Can the music industry learn from the cellphone industry? September 8, 2007Posted by jeremyliew in business models, economics.
Techdirt, referencing Bob Lefsetz, draws an interesting parallel between the music and cellphone business models.
He [Lefsetz] also highlights how the idiotic focus on getting more per song, just as everything else about music and technology gets cheaper, is hurting the record labels much more than it helps them. He compares the situation to how expensive it was to use mobile phones a dozen years ago. People were scared to use mobile phones because the charges were ridiculously high. You only used it in special circumstances. Today, however, the rates are much, much lower and that’s massively grown the market for mobile services. Do you think the mobile operators would prefer to go back to $1/minute charges? Yet, why does the recording industry insist on $1/song charges when the infrastructure can support an entirely different model. Instead, make the music cheap and easily accessible.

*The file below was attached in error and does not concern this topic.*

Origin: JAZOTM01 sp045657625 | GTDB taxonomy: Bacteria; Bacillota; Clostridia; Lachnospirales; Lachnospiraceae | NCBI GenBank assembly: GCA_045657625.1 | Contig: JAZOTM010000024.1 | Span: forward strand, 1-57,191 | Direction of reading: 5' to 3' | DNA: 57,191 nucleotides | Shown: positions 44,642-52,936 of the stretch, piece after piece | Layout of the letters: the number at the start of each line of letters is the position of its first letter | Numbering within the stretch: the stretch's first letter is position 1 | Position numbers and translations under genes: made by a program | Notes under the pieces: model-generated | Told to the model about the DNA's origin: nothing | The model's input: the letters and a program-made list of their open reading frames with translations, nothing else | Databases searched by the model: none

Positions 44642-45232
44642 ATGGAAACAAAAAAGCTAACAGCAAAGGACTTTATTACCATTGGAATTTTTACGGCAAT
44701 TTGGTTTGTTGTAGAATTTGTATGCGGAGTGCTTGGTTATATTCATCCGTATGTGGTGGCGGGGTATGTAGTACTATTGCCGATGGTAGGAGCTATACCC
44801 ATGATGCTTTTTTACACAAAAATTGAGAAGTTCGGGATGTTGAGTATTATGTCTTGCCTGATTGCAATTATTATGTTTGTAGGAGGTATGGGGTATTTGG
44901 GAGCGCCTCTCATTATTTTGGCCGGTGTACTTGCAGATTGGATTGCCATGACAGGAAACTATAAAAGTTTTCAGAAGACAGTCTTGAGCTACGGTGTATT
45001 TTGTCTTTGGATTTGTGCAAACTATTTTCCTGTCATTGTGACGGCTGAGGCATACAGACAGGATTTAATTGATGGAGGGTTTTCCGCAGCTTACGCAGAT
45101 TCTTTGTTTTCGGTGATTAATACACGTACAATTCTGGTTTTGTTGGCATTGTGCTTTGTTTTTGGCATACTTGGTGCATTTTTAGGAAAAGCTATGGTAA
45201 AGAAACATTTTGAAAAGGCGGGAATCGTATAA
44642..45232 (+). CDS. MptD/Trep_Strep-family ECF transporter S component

As a general rule, in a competitive market, prices drop towards marginal cost. But if demand is elastic, then industry revenues and profits can still benefit from this.
Lefsetz makes the point with far more capital letters, exclamation points and indignation in his original post.